The average American spends 12-plus hours a day sitting; this includes at a desk, behind the wheel, at home on the couch, and anywhere else. For thousands of years, human bodies have moved as they are designed to. However, with rapid technological advances (cars, TVs, computers, etc.), physical activity has begun to diminish as technology takes over. According to the American Heart Association, physically active jobs now make up only 20% of the workforce.
The World Health Organization (WHO) warns that the lack of physical activity is one of the top four leading causes of preventable death worldwide, ahead of high cholesterol, alcohol and drug abuse. Sedentary behavior accounts for six percent of deaths globally.
Sitting too long can increase your risk for developing cancer, diabetes, cardiovascular disease, inflammation, obesity, and other chronic conditions. The ideal situation is a healthy balance of sitting and standing with a period of increased physical activity everyday of at least 30 minutes.
According to research by the Mayo Clinic, people who sit eight or more hours a day with no physical activity have the same risk of dying as of those with obesity and smoking. If your job or lifestyle does require a lot of sitting, individuals with 60-75 minutes of moderately intense physical activity a day can counteract the effects of too much sitting, as long as multiple breaks are taken throughout the day to stand, walk and stretch.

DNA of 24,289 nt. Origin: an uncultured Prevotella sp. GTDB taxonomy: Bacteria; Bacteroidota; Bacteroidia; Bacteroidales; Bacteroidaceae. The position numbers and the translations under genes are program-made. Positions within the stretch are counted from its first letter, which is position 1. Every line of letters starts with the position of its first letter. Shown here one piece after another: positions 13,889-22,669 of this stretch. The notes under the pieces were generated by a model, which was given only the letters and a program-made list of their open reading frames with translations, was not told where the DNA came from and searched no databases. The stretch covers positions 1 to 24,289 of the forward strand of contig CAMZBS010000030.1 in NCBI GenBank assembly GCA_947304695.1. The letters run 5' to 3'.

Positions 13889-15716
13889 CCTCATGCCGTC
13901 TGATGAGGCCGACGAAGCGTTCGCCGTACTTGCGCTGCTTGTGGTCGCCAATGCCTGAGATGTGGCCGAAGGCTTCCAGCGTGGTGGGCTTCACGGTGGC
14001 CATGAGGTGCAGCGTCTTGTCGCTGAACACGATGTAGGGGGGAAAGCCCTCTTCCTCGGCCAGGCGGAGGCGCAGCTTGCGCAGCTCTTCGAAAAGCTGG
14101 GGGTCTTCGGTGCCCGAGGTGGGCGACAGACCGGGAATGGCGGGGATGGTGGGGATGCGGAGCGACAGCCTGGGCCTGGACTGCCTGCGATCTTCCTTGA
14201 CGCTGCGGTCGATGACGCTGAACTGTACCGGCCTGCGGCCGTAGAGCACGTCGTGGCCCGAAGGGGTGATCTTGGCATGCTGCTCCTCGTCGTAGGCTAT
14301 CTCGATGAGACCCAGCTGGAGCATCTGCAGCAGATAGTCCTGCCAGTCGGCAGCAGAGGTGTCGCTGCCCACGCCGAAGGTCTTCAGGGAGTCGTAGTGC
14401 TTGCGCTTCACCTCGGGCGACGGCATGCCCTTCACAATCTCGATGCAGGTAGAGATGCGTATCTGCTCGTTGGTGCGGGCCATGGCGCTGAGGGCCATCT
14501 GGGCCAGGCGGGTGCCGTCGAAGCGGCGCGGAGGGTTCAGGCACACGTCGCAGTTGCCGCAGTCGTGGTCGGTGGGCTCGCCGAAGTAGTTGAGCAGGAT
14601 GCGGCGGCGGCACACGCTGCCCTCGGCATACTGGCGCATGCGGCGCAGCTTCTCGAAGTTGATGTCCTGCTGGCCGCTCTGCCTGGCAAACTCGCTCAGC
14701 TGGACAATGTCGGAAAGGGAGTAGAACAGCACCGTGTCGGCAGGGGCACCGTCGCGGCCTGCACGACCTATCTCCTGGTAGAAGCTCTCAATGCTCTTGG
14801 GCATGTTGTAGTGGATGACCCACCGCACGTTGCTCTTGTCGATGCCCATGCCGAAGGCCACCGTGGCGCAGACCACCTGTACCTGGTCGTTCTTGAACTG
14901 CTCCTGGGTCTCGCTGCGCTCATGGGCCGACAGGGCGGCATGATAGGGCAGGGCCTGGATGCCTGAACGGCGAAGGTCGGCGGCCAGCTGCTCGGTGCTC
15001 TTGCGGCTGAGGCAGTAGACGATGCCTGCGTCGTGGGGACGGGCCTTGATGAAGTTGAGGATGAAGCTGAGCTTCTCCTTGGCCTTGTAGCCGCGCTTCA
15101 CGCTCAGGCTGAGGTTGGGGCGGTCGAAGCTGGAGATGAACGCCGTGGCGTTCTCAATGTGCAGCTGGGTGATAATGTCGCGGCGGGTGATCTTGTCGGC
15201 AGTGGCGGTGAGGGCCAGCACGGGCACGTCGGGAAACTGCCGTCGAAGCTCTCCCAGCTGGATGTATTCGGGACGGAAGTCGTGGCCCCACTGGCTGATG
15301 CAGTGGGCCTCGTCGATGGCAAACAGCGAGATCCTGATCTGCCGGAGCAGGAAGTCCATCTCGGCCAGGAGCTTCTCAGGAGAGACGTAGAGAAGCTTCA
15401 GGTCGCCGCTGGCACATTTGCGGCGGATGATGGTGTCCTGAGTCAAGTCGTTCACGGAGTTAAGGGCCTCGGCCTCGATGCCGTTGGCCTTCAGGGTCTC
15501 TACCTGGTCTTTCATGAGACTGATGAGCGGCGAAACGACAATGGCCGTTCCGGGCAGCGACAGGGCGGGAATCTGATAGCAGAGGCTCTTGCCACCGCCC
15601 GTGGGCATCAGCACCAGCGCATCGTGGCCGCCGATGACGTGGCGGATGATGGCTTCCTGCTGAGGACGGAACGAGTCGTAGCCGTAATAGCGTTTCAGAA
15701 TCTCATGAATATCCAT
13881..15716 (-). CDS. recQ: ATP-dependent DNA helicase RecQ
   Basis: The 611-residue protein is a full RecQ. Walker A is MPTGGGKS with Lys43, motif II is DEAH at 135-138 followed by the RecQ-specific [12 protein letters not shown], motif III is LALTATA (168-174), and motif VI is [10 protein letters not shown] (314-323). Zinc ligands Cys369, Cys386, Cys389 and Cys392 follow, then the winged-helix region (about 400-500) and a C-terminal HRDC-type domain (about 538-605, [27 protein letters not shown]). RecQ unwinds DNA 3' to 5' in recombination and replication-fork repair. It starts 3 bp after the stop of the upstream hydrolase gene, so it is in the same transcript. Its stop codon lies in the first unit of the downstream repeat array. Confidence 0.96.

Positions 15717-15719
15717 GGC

Simply standing every hour for as little as a few minutes helps lower risk of serious health issues, increases energy and productivity levels, lowers stress, improves mood, boosts metabolism, tones muscles, and helps reduce aches and pains. According to Harvard Medical School, you can burn 30% more calories when you’re standing than when you’re sitting.
You can set an alarm on your phone or computer to remind yourself to get up and move (there’s an app for that), but your best bet is to work on making some of these activities new daily routines for yourself. Things to try might be standing up when talking on the phone, walking to your co-worker’s desk to ask a question rather than sending an email, using a stability ball at your desk, always taking the stairs, holding walking meetings when able, and getting up during commercial breaks when watching TV.
Low-intensity, “non-exercise” activities like standing and walking are much more important than most realize. These simple activities improve bone health, circulation, energy and focus.